Pendleton took the lead a lap out from the finish of the Keirin and held her position with a superb display of grit and strength to the line.
“I can barely believe it,” said Pendleton. “It was really hard with the excitement of the girls [Trott, King, Rowsell] doing such a great job qualifying with a world record, and then the guys smashing the world record and winning gold, and I was just trying to keep my focus.
“Jan [van Eijden, her coach] told me to just race my own race. My legs were good from last night and I still really wanted to show what I’ve got and it went OK I guess!”
Shortly before Pendleton’s triumph, Steven Burke, Peter Kennaugh, Ed Clancy and Geraint Thomas powered their way to team pursuit gold in another world record time, leaving the Australians in their wake in the 4,000m event.
The quartet had already broken the world record in qualifying for the final on Thursday, and after going close to another record in the semi-finals, they blasted their way to victory in 3:51.659.
The pace was so high that GB were always ahead, and Australia’s quartet were down to a bare three riders for the final three laps which saw their pace drop off dramatically.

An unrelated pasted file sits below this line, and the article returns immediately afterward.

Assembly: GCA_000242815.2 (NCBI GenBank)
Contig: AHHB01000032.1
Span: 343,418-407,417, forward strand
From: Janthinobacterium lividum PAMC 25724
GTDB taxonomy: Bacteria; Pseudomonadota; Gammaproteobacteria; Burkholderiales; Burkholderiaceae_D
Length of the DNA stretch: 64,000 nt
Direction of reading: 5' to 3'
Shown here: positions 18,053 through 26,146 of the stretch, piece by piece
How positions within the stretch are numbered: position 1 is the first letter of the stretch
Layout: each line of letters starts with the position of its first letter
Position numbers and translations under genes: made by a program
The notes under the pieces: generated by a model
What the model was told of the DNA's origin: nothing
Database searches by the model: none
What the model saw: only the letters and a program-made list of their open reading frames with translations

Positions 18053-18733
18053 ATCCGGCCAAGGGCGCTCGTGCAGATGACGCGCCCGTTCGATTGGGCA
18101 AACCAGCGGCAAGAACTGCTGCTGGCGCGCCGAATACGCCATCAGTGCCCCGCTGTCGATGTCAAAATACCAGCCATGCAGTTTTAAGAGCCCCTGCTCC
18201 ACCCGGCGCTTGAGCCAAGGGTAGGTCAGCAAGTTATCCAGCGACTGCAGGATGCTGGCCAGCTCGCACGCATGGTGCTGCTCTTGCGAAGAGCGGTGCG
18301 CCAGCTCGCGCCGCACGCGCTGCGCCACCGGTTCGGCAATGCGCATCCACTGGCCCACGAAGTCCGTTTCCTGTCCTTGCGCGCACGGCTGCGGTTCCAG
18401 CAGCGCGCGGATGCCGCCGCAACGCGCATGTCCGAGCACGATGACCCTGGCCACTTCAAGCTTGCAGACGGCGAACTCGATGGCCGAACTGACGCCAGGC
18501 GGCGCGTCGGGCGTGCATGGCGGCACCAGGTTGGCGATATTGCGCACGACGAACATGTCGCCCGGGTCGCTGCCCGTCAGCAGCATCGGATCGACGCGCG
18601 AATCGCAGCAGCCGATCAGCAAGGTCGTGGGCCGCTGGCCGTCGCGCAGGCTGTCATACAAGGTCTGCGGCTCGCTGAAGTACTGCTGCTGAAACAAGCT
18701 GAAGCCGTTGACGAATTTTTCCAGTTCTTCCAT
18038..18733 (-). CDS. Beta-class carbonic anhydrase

“It’s a surreal feeling,” said Kennaugh. “And one that we will only come to terms with in time. It feels like we’ve talked this to death over and over again, and now we’ve done it and we’ve won, it feels strange.”
Clancy added: “I can’t explain how I feel, we’ve spent so many years thinking about this moment, and when it happens there’s just a massive explosion of emotion.”
Earlier in the Velodrome, the women’s team pursuit trio of Dani King, Jo Rowsell and Laura Trott set a new world record time of 3:15.669, and were 3.8 seconds quicker than the next best qualifiers.
They will go into the second round on Saturday afternoon, taking on Canada at 16:11, with the final taking place on 17:42 if they can qualify.
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BIOGRAPHY: Nabil Fekir
BIOGRAPHY: Sokratis Papastathopoulos